Brace Hemmelgarn/USA TODAY Sports

Notebook: Problems extended beyond pass protection for Minnesota Vikings

The Minnesota Vikings had obvious problems with pass protection, but there are other areas head coach Mike Zimmer is addressing, too.

With Sam Bradford taking six sacks and many more additional hits Sunday against the Philadelphia Eagles, protecting him is the top priority. But the mistakes extended beyond pass protection in the Minnesota Vikings’ first loss of the season.

Head coach Mike Zimmer had plenty of areas marked for correction after reviewing the film on Monday.

“Part of it was some of the things we did do that were so uncharacteristic in this ballgame – things that we’d worked on for three years since I’ve been here trying to be a smart football team,” Zimmer said. “We jump offsides (a false start) inside the 5-yard line, we get the ball on first-and-goal on the 2 and first-and-goal on the 8 and first-and-10 on the 17 and I think we come away with three points and an interception. We don’t go out of bounds twice with two different people in the two-minute drill.”

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By the final minutes of the game, the Vikings were trailing 21-3 and weren’t likely to win anyways, but mistakes at any point don’t sit well with a coach who consistently preaches about attention to detail and situational football.

Adam Thielen was one of the offenders by not going out of bounds as he was tackled within inches of the sideline before the two-minute warning.

“Some of it is guys pressing. I talked to Adam there and he said, ‘I’m trying to score a touchdown.’ Well, if the guy’s got you around both arms and both legs and you’re two inches from out of bounds,” Zimmer said. “He said, ‘I know coach.’ This team typically knows when they make mistakes and they’ve been told.”

One of the big back-breakers for the Vikings was a 98-yard kickoff return for a touchdown that followed Minnesota’s only field goal of the game in the first half, and what turned out to be the Vikings’ only lead that lasted all of 13 seconds.

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“One guy was getting double teamed and he didn’t fight back into the double team; he took the easy way,” Zimmer said of the big lane created in the kickoff return by the Eagles. “And then one of the guys was going to the ball, fell down; he got tripped and fell down. And we had a poor effort on the other side. I’ll address those issues as well.”

While Zimmer was concerned about the lack of execution on offense and the lapse on special teams, he remained complimentary of the team’s mental toughness, citing their loss in the 2015 season opener in which the Vikings had another game full of errors.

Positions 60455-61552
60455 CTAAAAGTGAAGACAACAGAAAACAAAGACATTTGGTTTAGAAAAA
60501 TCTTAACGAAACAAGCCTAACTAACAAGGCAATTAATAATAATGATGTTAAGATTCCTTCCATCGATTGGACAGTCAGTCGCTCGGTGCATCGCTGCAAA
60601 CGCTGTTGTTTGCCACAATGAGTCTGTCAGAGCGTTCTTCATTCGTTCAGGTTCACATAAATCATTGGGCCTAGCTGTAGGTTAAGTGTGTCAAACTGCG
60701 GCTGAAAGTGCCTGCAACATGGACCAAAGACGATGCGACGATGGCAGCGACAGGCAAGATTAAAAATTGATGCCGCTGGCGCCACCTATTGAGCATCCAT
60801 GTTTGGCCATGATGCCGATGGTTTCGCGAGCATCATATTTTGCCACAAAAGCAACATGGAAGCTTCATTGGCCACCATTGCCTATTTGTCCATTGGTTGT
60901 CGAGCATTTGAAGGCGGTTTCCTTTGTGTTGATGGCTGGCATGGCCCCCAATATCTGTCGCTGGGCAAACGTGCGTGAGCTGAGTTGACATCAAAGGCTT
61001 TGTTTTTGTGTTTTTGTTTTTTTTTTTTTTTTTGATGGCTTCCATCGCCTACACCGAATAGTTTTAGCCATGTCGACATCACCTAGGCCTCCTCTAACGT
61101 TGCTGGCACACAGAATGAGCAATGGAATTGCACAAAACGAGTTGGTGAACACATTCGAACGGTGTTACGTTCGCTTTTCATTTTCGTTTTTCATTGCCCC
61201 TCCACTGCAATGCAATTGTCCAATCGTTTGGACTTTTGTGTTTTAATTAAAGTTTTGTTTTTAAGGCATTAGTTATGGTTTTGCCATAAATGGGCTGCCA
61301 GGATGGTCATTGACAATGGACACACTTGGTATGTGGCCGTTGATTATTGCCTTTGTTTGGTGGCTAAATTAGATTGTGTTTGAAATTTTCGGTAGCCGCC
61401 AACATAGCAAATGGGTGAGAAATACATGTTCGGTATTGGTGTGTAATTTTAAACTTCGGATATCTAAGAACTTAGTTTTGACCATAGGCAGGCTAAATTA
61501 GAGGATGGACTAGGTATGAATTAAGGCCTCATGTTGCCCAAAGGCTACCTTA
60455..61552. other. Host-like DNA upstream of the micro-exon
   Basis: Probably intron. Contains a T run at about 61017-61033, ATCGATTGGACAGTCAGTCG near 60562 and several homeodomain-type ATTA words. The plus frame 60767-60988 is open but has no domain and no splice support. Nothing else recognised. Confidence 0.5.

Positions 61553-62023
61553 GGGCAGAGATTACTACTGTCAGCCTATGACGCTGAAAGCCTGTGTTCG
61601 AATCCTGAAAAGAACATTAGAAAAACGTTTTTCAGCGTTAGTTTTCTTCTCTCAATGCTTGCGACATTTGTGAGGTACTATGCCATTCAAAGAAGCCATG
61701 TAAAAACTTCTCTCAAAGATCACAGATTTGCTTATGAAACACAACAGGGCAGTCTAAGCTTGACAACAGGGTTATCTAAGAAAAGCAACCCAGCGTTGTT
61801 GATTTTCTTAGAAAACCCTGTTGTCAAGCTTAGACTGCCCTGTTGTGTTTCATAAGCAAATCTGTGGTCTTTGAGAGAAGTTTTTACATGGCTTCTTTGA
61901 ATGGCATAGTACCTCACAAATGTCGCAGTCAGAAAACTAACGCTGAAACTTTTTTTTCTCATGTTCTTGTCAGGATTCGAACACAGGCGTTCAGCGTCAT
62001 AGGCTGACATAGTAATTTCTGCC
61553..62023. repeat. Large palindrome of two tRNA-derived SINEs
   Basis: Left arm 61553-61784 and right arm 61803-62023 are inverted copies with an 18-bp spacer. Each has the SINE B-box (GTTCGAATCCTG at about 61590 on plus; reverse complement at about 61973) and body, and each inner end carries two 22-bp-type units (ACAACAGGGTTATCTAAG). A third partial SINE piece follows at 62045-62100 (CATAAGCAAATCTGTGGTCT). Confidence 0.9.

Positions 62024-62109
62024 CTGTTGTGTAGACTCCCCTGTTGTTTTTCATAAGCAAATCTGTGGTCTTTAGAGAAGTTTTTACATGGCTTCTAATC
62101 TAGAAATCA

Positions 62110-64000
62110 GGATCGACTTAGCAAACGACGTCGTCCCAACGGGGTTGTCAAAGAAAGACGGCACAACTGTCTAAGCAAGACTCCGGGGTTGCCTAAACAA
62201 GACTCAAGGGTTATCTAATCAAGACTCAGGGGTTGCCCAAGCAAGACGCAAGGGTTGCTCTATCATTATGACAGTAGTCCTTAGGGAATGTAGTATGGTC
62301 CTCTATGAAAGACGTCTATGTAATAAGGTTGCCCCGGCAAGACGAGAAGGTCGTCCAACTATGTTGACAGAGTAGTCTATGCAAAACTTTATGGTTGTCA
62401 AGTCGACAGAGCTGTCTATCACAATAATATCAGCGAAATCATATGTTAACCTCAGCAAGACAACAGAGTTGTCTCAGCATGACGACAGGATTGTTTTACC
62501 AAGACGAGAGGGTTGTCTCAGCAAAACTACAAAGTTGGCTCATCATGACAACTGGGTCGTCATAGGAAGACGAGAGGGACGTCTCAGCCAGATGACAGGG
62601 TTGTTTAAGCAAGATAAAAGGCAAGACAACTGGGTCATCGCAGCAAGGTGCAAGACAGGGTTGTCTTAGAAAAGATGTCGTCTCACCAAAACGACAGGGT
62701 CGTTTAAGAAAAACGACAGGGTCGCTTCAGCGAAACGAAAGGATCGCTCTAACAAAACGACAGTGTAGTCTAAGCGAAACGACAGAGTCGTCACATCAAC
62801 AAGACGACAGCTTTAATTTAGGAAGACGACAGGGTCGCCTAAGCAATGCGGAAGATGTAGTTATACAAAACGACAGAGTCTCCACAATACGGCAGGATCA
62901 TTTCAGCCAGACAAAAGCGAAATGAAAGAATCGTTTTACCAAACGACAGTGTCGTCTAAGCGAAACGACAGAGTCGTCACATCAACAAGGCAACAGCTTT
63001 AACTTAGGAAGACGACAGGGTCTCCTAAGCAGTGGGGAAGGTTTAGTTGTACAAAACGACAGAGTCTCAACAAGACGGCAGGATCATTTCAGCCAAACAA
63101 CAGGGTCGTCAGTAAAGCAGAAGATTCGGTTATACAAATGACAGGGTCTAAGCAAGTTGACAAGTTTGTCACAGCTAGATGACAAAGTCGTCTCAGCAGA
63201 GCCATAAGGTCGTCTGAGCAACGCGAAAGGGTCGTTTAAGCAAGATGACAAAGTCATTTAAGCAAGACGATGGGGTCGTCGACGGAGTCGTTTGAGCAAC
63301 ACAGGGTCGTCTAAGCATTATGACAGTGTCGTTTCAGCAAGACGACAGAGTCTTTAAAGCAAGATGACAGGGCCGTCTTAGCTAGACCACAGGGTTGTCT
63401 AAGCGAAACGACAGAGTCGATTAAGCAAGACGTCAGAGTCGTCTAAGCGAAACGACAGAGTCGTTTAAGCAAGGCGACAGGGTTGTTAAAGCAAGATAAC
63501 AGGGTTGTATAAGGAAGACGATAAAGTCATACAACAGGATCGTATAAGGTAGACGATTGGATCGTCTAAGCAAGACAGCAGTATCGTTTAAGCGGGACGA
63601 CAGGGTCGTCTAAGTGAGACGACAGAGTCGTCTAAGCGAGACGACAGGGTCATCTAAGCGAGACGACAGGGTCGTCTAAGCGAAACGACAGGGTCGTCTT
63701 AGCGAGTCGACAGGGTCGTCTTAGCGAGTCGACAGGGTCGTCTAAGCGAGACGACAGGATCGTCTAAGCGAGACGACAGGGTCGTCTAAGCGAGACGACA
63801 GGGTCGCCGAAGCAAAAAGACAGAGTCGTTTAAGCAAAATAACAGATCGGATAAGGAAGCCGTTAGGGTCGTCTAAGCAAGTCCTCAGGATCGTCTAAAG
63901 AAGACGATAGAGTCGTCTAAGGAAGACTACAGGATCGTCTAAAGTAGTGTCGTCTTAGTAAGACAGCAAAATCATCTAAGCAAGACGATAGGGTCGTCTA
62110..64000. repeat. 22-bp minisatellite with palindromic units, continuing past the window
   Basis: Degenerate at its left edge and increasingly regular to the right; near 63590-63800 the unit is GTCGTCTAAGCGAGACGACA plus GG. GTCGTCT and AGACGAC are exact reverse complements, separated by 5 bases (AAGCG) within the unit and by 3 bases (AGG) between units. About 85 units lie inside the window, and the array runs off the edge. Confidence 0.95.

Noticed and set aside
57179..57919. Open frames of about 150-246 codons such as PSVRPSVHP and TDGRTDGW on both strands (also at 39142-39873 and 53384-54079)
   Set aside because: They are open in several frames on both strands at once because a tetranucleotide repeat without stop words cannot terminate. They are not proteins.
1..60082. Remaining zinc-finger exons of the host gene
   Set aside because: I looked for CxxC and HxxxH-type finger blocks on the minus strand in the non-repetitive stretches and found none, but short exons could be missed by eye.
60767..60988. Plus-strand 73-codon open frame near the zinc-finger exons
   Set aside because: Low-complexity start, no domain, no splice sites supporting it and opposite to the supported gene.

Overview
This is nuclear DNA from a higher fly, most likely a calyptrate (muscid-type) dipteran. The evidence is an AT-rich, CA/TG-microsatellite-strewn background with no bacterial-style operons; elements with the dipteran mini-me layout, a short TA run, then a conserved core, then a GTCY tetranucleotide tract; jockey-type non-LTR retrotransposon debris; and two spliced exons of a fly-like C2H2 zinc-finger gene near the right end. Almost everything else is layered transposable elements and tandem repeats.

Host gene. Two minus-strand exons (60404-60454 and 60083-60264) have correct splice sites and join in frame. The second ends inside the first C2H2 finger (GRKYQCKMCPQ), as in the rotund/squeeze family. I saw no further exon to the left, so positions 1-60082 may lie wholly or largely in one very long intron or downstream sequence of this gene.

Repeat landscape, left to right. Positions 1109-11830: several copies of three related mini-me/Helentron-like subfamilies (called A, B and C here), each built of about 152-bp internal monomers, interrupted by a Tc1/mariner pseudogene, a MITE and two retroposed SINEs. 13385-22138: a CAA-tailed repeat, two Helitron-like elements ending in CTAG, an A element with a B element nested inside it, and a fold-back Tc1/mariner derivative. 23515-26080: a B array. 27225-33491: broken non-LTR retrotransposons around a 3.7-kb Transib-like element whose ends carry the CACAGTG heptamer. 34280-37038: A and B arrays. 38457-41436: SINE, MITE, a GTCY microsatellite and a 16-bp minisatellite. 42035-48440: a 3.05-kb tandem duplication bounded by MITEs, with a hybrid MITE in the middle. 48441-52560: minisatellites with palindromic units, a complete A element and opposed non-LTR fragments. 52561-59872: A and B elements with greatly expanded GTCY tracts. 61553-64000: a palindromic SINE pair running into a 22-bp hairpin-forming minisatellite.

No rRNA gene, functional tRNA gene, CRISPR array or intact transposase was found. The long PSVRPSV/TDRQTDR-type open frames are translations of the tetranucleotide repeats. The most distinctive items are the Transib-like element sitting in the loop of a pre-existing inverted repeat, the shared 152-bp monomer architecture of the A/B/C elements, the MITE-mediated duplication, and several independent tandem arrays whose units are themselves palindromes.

“I do have faith in this football team and obviously, you know, faith is belief without proof. Right now, I don’t have any proof so I have to have faith that we’ll get it done,” Zimmer said. “I think we will. But until we prove it, it’s just throwing stuff against the wall.”

RUN BLOCKING BETTER?

The Vikings averaged 3.4 yards per carry, which isn’t great, especially after the Washington Redskins ran for 230 yards against the Eagles the previous week. Almost one-third of the Vikings’ 93 yards rushing came on a 29-yard Matt Asiata run.

Still, while Zimmer had all kinds of concern about the pass protection, he thought the run blocking improved.

“It was better for the most part. We got on guys pretty good,” he said. “There were a couple things at the point of attack, but for the most part we got on guys pretty good.”

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Of course, the most criticized aspect to the running game was their lack of execution in back-to-back short-yardage situations, when Zach Line and Asiata were stuffed for no gain on third-and-1 and then fourth-and-1.

“The first one, third-and-two inches, I was trying to get a measurement. I think that kind of messed them up. But we got knocked back a little bit toward the outside of it, and they kind of caved us down, and that basically happened on the second one,” Zimmer said. “So it wasn’t all the offensive line. We jumped offsides on the – what was it? – first-and-goal at the 2. I mean, those are all dumb plays. So that’s what I’m saying about uncharacteristic things that we did in this ballgame.”

NOTES

  • Zimmer said RB Jerick McKinnon came back OK from an ankle injury.
  • Safety Andrew Sendejo is “day to day,” according to Zimmer, after he suffered a sprained ankle at the end of a first-quarter interception return. He didn’t return to the game.
  • Jayron Kearse filled in for Sendejo the rest of the game and Zimmer said the rookie safety “was average.”

 


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